The author, Simon Chadwick, is Professor of Sports Enterprise, University of Salford. This article was originally published in The Conversation, an independent source of news and views from the academic and research community.
In Brazil, downbeat football fans are looking towards the imminent World Cup with a sense of foreboding. The last tournament, which Brazil hosted, was a national embarrassment, as they crashed-out in the semi-final against Germany. They don’t want this to happen again.
Elsewhere, the mood is rather more upbeat. Egyptians, for example, want the currently injured Mohammed Salah, a newly found symbol of national unity, to put their country back on the global football map. All that most English people want is for the “Three Lions” to avoid the ignominy of yet another premature World Cup exit at the group stage.
Whatever the whims and desires of fans, teams and players who headed to Russia this summer, the goals of world football’s most important off-field stakeholders provide an intriguing backdrop.
In the four years since Brazil 2014, a group of new commercial partners from China has encircled the Fédération Internationale de Football Association (FIFA). Hitherto internationally unknown brands such as smartphone maker Vivo and dairy company Mengniu will soon have their names scrolling on pitch-side LED screens in Russia.
These sponsors want to put their brands centre-stage at one of the world’s biggest sporting events. Selling products is one reason for this, though bringing credibility and legitimacy to Chinese industry is another. At the same time, the Chinese state and its industrial lieutenants want to press their country’s claim to host a future World Cup.
Among other commercial partners, those such as Adidas want a commercial boost from the tournament. The German sportswear company has nevertheless played down the effect the competition will have on its sales, amid widespread international criticism of Russia. Even so, it still sees an opportunity to build its brand, something that an Adidas-sponsored winner of the tournament would help achieve – Germany, Spain or Argentina would fit the bill perfectly.
As FIFA’s commercial partners carefully navigate a troubling business landscape, broadcasters face the prospect of falling off a cliff. Since 2014, the Instagram generation has rapidly shifted its content consumption from 90 minutes to 90 seconds. Indeed, recent reports from across the world claim that people are turning away from sport on television.
Russia 2018 will therefore be an acid test of just how robust football’s global TV audience is, and of the inroads digital and social media have made into traditional broadcasting territory. FIFA will no doubt be watching with some trepidation, as a large proportion of the organisation’s revenues have typically been drawn from broadcasting contracts. Yet this is not the only challenge facing world football’s governing body.
The residue of corruption inside FIFA remains, and many in football are still suspicious of its intentions. Although Sepp Blatter has now gone, his successor as president has divided opinion. Gianni Infantino appears to be taking FIFA off in a new direction, and has sought to introduce all manner of changes from enlarging the World Cup to introducing a newly formatted Club World Cup, which would be comprised of twenty four of the world’s leading clubs playing each other every four years.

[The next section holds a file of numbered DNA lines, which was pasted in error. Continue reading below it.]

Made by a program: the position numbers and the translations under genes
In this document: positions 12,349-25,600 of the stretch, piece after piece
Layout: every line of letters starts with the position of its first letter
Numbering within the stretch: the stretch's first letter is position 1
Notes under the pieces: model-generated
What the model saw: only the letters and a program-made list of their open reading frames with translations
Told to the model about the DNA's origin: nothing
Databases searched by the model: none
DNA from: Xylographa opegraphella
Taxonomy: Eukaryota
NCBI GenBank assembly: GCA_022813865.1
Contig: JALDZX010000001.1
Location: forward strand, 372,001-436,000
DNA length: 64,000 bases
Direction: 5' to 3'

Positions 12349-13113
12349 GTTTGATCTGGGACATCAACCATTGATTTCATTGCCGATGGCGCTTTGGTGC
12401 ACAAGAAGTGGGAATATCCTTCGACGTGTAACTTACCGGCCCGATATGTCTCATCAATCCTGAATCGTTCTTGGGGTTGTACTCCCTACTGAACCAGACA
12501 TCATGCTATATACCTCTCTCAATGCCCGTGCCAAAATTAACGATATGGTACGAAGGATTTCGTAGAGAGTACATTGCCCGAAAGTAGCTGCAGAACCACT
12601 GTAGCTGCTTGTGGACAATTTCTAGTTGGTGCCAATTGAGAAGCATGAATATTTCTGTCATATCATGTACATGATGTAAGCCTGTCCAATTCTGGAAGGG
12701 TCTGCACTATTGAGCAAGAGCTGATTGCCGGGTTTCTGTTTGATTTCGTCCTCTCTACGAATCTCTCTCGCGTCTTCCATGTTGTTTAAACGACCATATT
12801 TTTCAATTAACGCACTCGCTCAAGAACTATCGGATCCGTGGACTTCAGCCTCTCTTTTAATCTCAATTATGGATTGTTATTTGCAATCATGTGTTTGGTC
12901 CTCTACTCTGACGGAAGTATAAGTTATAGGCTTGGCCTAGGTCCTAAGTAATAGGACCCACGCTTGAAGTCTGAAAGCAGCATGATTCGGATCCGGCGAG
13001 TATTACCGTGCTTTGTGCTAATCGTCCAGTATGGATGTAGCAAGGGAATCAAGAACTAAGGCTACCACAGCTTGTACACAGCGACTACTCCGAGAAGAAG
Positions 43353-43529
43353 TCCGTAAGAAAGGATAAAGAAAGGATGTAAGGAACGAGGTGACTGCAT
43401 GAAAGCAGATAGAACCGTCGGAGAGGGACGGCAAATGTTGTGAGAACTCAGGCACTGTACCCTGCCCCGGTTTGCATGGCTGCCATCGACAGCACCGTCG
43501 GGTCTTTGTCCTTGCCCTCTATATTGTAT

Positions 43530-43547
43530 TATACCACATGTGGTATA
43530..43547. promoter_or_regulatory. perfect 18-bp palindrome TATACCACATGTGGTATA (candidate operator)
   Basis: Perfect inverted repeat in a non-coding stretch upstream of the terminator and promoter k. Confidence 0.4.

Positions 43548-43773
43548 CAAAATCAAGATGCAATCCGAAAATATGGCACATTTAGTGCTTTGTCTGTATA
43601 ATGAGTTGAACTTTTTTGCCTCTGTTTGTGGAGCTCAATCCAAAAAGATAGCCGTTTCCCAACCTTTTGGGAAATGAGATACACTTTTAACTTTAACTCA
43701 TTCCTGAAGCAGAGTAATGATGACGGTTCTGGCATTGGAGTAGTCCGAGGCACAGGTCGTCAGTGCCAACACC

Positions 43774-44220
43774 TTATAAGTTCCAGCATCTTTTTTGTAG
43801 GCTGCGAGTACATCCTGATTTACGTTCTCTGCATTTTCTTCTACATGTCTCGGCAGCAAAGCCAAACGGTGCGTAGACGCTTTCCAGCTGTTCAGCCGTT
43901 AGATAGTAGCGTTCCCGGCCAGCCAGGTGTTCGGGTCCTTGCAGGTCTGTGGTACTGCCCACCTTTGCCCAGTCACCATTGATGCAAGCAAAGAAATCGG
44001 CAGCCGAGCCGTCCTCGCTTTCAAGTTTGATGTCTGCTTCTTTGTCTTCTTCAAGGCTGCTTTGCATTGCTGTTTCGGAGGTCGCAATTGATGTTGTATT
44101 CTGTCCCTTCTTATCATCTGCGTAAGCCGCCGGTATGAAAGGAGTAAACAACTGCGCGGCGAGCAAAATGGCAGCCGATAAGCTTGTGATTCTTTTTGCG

Some critics see him less as a radical reformer than as someone who is perpetuating the organisation’s previous failings – while others believe he has been trying to move too far too fast and is intent on imposing his own personal agenda. Indeed, Infantino’s desire to secure FIFA’s financial future is most clearly evident in the way he is looking eastwards in the search for funds.
As the World Cup kicks off, Infantino will also want a successful, trouble-free competition, not least because of worries about Russian hooliganism and the violence that marred Euro 2016. After all, he faces re-election as FIFA president in June 2019.
What Russia wants
The list of Russia’s tournament wants is presumably lengthy. The president, Vladimir Putin, and his government will be looking to build political capital from being in the global spotlight for a month. Following a litany of deviance – ranging from park-bench poisonings to industrial-scale doping in sport and beyond – Brand Russia needs an international makeover.
The soft power effect of mega-event hosting would surely seem to be an important goal for Moscow to score as soon as the tournament’s first whistle blows. However, reading the semiotics of Russia’s official World Cup advertising poster actually suggests otherwise. Instead of inducing a warm international glow about the country, the poster implies a statement of nationalist muscularity aimed at a domestic audience that harks back to the Soviet Union’s 1960s heyday.
After the Sochi Winter Olympics in 2014, just a few days passed before Russia annexed Crimea. With the country variously engaged in the likes of Syria and eastern Ukraine, a similar post-World Cup incursion into an overseas territory is therefore not inconceivable.
Football and politics are not supposed to mix, though given Russia’s place in the world right now it seems inevitable they will be forced to. And, by throwing big money and high stakes FIFA politics into the mix, it somehow seems that we are set for some off-field high tackles and diplomatic yellow cards as the tournament begins.